When I was younger, my sister got pregnant with her first son. Considering the fact that I was only seven years old and had no idea of the responsibility she was taking on, I was extremely excited for her. I had no idea that she was going to have to grow up so fast, the decisions that she would be faced with in those following months, or the health issues that she would have to face as well. Ashley had to choose whether or not she wanted to keep the child, have an abortion or give the baby up for adoption. That decision is hard for anyone, let alone a fifteen year old child. She had a few health problems during her pregnancy which included early labor, and an emergency caesarean section (C-section).
Nearly four out of every 10 young women get pregnant at least once before they turn 20. Each year the federal government spends about $40 billion to help these families that began with teenage birth. Teen pregnancy and birth rates are declining but they are still too high. The overall teenage pregnancy rate declined 19 percent in 1997 from its all-time high in 1991. In 1991, the teenage pregnancy rate was 117 per 1,000 women and in 1997, 94.3 per 1,000 women aged 15-19. The national teen birth rate declined 5 percent between 1998 and 2000, reaching a rate of 48.5 births per 1,000 women aged 15-19. Since 1991, teen birth rate has declined 22 percent.
The United States has the highest rates of teen pregnancy, birth and abortion in the industrialized world. In fact, the U.S. teen pregnancy and birth rates are nearly double Canada’s, at least four times those of France and Germany, and more than eight times that of Japan. Even though these numbers state that the U.S. has high rates, less than one-half of high-school students have had sex. Teens are showing signs of being more conservative sexually. Close to six in ten teens (58 percent) said sexual activity for high-school-age teens is not acceptable, even if precautions are taken against pregnancy and sexually transmitted diseases. In fact, the vast majority of teens (87 percent) said they do not think is it embarrassing for teens to admit they are virgins.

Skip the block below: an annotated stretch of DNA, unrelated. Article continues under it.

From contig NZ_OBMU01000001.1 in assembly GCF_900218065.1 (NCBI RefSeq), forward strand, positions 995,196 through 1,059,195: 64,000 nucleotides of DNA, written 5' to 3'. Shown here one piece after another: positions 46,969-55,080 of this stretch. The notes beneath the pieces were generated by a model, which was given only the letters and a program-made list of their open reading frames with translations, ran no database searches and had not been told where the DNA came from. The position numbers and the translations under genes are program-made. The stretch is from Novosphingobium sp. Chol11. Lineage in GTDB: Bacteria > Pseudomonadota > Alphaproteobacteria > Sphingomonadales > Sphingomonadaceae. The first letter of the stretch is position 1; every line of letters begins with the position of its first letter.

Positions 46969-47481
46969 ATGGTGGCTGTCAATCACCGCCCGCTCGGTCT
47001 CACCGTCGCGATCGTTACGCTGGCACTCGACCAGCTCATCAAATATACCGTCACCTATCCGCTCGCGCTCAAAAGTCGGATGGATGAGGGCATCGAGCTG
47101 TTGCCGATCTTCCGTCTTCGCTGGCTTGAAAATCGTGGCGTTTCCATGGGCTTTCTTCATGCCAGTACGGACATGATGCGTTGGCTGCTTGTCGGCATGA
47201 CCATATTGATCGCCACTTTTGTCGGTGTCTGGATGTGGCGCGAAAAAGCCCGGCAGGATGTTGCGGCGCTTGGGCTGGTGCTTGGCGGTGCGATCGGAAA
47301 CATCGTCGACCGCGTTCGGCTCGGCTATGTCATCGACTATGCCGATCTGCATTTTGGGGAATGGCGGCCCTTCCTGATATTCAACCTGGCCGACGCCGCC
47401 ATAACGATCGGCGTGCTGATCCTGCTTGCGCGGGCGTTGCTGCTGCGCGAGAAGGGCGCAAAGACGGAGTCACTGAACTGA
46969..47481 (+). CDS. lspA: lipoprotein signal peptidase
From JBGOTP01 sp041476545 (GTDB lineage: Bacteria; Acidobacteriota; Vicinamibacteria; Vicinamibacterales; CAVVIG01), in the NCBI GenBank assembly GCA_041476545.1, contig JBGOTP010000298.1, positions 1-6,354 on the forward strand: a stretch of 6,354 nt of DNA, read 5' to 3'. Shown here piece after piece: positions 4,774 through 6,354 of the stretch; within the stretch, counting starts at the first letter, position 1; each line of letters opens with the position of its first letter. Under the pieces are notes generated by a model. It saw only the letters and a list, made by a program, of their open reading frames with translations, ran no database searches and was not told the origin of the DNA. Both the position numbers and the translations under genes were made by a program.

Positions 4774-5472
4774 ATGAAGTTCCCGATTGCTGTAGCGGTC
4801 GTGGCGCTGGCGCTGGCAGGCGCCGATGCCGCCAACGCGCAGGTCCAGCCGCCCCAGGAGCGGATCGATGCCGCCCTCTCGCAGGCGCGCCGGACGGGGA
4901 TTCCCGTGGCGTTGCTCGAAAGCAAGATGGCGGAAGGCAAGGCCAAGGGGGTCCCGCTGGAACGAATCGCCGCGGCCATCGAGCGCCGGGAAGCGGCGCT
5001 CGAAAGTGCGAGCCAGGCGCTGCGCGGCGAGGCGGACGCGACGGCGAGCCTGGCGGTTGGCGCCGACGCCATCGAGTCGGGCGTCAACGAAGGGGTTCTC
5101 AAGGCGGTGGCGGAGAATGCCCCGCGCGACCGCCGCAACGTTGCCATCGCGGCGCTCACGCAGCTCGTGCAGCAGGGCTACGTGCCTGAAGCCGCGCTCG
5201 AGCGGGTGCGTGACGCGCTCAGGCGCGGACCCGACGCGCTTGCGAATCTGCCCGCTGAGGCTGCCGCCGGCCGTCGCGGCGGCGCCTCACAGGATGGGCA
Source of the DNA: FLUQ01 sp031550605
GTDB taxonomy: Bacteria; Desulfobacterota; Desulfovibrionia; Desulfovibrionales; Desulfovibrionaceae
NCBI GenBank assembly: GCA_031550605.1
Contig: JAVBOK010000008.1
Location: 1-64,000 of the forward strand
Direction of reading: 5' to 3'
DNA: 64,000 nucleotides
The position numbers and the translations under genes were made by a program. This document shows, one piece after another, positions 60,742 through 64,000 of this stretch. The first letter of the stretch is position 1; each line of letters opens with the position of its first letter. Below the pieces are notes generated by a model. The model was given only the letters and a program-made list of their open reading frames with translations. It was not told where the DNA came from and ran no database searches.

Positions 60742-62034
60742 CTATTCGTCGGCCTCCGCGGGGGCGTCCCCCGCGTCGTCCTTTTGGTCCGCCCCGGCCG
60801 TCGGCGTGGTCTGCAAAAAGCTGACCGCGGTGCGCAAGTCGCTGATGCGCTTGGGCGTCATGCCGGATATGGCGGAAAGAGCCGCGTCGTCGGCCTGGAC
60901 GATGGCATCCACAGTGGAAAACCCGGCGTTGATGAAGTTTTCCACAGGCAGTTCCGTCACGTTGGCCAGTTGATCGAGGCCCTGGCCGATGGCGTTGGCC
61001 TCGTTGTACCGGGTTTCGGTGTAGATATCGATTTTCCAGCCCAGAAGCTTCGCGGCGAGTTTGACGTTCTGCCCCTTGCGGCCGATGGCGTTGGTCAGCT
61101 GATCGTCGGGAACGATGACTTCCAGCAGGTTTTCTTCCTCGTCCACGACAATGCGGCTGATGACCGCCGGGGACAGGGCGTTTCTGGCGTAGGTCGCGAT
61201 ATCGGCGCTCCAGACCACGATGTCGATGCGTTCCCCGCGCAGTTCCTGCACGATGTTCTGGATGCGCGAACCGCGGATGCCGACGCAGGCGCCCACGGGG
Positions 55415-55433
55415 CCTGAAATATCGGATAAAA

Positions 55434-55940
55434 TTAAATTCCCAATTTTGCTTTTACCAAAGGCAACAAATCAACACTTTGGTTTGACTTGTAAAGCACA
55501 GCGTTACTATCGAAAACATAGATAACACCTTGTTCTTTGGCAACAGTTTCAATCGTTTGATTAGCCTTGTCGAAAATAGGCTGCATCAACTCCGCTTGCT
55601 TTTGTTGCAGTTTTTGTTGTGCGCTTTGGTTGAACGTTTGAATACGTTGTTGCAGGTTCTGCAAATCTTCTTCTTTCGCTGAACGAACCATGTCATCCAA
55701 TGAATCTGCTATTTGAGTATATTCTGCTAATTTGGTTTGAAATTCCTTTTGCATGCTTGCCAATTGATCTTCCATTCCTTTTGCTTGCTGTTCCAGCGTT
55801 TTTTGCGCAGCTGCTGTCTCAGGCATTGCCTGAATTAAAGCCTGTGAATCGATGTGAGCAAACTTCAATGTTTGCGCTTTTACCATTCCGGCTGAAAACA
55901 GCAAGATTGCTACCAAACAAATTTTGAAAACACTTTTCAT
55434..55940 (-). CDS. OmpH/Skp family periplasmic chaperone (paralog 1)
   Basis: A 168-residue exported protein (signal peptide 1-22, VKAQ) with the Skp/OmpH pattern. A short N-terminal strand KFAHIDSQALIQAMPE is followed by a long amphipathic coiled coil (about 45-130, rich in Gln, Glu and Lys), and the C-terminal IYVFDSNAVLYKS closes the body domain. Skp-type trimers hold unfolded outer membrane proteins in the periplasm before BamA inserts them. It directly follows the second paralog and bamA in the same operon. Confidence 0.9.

While teen sexual activity is down among most teens, it has risen among girls younger than age 15. In 1995, almost one-fifth (19 percent) of teen girls reported they had sex before age 15. And, the younger the teen girls are when they first have sex, the more likely they are to report the sex was unwanted or non-voluntary. The percentage of unmarried teen guys aged 17-19 that reported having sex dropped from 75.5 percent in 1988 to 68.2 percent in 1995. In a recent poll, 63 percent of teens who have had sexual intercourse wish they would have waited. More than one-half of teen boys (55 percent) and nearly three of four teen girls (72 percent) said they wish they had waited longer to have sex. Sixty-four percent of teens also said the advice they’d give a younger sibling or friend would be “Don’t have sex until you’re at least out of high-school, but, if you do, be sure to protect yourself against pregnancy and STD’s.”
Even if used correctly, all methods of birth control have a failure rate. The only way to make 100-percent sure that you won’t get pregnant or get someone pregnant is to not have sex. The next best thing is to use birth correctly every time you have sex. Many sexually-active teens don’t use protection at all or use it inconsistently or incorrectly. More teens are now using contraception the first time they have sex, but are less likely to use protection in the most recent time they’ve had sex. Moreover, thirty-one percent of girls were completely unprotected the last time they had sex, and one-third of sexually-active teens who do use contraception, use it inconsistently.
In a recent poll, teen boys (49.3 percent) and teen girls (54.2 percent) agree that pressure from their partners is one of the main reasons teens fail to use birth control. Alcohol and drugs can also play a role. Many young